And to Kim's point, I was absolutely freaked out when she told me I'm coming in two weeks, because I'm a planner and our plan was December. I'm so grateful that Kim took that risk and had the foresight to recognize this is the time, because we would not have been able to handle the amount of work we were receiving if she had not come on full time, and that's a big part of why we were also able to scale and grow.
[00:14:06] Sanjay Parekh: Let's talk about why you were worried about that. Were you worried about that when she—I understand you're a planner and it was a surprise—but were you worried about it because you felt like you didn't have the revenue to support both of you financially? Or was it something else that was concerning you?
[00:14:26] Claudine Miles: Nope, that was absolutely it. I think one of the things entrepreneurs don't talk about enough is the weight that comes with the work of sitting in that founder's seat. There is a serious weight and gravity that comes with it.
And I've heard so many entrepreneurs talk about it on podcasts, but you don't really know until it's you and you're in the seat and you feel the feelings. And if I'm being transparent, we had just started paying ourselves, like an equitable, respectable salary, still not where we were when we left our last job, but we were paying ourselves a respectable salary.
So, to go from paying someone a part-time rate, to now you're full-time, and I didn't have the foresight to know what was going to continue to come. It scared me. But in the same token, I was not going to ask my best friend and colleague to stay somewhere where she did not see her value. I was not going to ask someone to sit somewhere that was ultimately like chipping away at their mental wellbeing.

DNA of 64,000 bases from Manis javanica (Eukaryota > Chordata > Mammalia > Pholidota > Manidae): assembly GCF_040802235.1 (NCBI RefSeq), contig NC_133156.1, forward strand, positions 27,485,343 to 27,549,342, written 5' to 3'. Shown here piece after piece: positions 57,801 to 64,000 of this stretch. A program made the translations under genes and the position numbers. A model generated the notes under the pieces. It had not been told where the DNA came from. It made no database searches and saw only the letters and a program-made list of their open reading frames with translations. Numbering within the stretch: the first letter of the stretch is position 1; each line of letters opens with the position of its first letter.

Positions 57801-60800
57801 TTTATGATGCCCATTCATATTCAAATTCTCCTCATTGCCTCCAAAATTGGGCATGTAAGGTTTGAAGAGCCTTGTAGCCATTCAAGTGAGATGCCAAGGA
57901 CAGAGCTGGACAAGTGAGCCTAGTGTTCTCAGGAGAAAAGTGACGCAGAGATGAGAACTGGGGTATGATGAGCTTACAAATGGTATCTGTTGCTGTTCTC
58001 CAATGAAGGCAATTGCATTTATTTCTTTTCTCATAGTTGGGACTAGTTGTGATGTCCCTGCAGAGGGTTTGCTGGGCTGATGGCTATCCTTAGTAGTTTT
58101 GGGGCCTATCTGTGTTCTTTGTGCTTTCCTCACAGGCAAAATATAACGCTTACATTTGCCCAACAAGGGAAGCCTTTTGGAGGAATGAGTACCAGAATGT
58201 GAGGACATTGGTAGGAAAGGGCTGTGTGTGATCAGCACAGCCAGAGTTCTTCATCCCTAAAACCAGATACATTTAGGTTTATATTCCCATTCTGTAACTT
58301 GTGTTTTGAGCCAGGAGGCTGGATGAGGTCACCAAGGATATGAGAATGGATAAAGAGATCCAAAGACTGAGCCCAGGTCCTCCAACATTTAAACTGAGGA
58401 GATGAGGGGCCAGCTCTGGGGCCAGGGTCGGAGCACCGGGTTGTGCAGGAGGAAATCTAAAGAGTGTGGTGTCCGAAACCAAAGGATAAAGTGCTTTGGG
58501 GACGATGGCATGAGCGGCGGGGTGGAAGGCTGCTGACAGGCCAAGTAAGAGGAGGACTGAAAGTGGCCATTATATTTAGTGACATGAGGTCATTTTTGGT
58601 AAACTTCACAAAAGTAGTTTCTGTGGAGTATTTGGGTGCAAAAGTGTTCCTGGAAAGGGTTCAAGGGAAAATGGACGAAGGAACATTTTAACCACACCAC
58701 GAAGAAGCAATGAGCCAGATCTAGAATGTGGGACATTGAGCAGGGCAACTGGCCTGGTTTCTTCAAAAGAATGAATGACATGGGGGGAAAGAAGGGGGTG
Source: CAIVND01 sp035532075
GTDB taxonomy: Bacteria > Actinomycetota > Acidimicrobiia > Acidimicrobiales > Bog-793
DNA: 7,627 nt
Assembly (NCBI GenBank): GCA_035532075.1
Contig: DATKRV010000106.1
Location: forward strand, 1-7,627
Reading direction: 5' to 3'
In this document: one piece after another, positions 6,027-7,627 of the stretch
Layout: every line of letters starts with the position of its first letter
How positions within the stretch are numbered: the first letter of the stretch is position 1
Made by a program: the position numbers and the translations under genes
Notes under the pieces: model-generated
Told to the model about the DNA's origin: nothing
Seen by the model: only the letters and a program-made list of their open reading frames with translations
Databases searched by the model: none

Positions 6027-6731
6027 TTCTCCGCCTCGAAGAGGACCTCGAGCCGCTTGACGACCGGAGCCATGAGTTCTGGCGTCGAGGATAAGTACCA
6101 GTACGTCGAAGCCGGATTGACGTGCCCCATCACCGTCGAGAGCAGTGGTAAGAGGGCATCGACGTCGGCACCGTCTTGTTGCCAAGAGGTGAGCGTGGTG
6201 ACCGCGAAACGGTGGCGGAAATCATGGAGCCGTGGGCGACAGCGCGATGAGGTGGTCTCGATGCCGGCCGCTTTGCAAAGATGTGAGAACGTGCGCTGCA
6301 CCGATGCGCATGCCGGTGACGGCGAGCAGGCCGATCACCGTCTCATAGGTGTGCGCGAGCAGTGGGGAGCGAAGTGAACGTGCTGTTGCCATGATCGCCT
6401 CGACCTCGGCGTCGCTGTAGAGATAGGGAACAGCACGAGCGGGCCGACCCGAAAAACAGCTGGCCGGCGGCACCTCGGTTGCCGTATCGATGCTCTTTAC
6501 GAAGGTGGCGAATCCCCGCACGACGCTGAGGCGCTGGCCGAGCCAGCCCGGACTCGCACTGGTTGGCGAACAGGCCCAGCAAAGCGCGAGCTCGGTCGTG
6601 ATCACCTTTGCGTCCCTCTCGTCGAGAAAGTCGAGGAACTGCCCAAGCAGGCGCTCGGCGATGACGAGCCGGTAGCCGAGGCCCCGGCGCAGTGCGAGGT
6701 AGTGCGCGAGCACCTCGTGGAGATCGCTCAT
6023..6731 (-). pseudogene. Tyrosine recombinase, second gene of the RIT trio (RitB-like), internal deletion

And most importantly, I believed in what we did. As scared as I was, I was like, it will work out. We might have to hustle, but it will work out.
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[00:16:05] Sanjay Parekh: So, let's talk about the business itself. You all do, essentially, consulting to these schools. Is that the main revenue driver? Or have you guys thought about, because here's one of the challenges with consulting is that, and you all realize this, is that it's really limited based on how many hours of the day you have, right?
Because you’re revenue-constrained based on the hours that you have and the people that you have and the only way to grow for most consulting organizations is add more people. Have you guys thought about this and if so, how do you think about how do you expand revenue over time? And are you thinking about delivering products or services or something that can scale better and well beyond the two of you, as well as everybody that you have in the company right now?
[00:16:48] Claudine Miles: Absolutely. In my seat, my core focus ultimately is revenue, sales, growth of the company, overall relationship management. And so, for me, it's again, having strategy to what we do. While we do partner with schools and train their staff or work with their parents, we also build curriculums so that if we cannot reach you at your school specifically, you can still have access to our content.